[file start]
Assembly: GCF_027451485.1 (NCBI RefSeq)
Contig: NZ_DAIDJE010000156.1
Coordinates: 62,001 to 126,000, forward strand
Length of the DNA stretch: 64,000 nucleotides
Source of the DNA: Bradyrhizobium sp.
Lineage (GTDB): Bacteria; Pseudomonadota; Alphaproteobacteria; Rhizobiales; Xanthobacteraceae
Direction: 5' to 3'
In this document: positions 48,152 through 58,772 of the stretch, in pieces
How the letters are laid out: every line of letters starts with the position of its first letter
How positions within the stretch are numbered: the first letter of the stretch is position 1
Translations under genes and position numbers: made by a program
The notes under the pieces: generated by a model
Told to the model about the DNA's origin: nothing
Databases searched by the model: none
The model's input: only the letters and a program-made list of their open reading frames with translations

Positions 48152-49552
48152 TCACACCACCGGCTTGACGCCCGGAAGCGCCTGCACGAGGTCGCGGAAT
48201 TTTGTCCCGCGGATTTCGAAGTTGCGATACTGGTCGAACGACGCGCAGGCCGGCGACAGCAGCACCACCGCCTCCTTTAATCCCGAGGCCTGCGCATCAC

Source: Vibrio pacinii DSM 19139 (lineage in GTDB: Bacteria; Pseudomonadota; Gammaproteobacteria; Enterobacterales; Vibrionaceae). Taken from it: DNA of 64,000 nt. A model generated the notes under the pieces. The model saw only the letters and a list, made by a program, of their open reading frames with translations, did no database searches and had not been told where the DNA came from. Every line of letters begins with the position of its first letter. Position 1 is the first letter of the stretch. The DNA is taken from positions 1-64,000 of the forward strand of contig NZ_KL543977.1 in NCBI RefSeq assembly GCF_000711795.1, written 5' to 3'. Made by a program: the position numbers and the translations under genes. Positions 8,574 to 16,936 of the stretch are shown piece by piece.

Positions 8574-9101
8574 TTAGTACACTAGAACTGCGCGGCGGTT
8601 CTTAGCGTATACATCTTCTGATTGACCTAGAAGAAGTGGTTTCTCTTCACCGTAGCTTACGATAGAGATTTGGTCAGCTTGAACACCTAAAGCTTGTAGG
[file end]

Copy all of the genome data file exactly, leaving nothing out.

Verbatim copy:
Assembly: GCF_027451485.1 (NCBI RefSeq)
Contig: NZ_DAIDJE010000156.1
Coordinates: 62,001 to 126,000, forward strand
Length of the DNA stretch: 64,000 nucleotides
Source of the DNA: Bradyrhizobium sp.
Lineage (GTDB): Bacteria; Pseudomonadota; Alphaproteobacteria; Rhizobiales; Xanthobacteraceae
Direction: 5' to 3'
In this document: positions 48,152 through 58,772 of the stretch, in pieces
How the letters are laid out: every line of letters starts with the position of its first letter
How positions within the stretch are numbered: the first letter of the stretch is position 1
Translations under genes and position numbers: made by a program
The notes under the pieces: generated by a model
Told to the model about the DNA's origin: nothing
Databases searched by the model: none
The model's input: only the letters and a program-made list of their open reading frames with translations

Positions 48152-49552
48152 TCACACCACCGGCTTGACGCCCGGAAGCGCCTGCACGAGGTCGCGGAAT
48201 TTTGTCCCGCGGATTTCGAAGTTGCGATACTGGTCGAACGACGCGCAGGCCGGCGACAGCAGCACCACCGCCTCCTTTAATCCCGAGGCCTGCGCATCAC

Source: Vibrio pacinii DSM 19139 (lineage in GTDB: Bacteria; Pseudomonadota; Gammaproteobacteria; Enterobacterales; Vibrionaceae). Taken from it: DNA of 64,000 nt. A model generated the notes under the pieces. The model saw only the letters and a list, made by a program, of their open reading frames with translations, did no database searches and had not been told where the DNA came from. Every line of letters begins with the position of its first letter. Position 1 is the first letter of the stretch. The DNA is taken from positions 1-64,000 of the forward strand of contig NZ_KL543977.1 in NCBI RefSeq assembly GCF_000711795.1, written 5' to 3'. Made by a program: the position numbers and the translations under genes. Positions 8,574 to 16,936 of the stretch are shown piece by piece.

Positions 8574-9101
8574 TTAGTACACTAGAACTGCGCGGCGGTT
8601 CTTAGCGTATACATCTTCTGATTGACCTAGAAGAAGTGGTTTCTCTTCACCGTAGCTTACGATAGAGATTTGGTCAGCTTGAACACCTAAAGCTTGTAGG